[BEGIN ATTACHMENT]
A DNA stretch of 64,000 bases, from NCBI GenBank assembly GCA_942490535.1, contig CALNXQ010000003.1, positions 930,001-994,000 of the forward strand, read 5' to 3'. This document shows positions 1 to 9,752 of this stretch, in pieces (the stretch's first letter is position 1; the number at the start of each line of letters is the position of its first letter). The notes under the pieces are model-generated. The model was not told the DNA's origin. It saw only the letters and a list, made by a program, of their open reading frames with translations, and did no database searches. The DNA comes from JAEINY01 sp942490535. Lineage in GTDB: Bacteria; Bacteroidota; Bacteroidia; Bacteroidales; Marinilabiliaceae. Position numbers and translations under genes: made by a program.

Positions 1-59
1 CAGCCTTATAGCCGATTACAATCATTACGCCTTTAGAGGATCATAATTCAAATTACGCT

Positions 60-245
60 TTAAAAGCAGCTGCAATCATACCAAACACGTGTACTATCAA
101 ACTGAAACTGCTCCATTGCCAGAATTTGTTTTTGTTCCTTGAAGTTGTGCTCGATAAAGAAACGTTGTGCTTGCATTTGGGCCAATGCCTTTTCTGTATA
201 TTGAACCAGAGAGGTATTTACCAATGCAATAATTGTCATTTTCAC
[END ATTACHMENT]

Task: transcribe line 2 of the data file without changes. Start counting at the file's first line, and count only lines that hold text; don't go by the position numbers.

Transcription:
Positions 1-59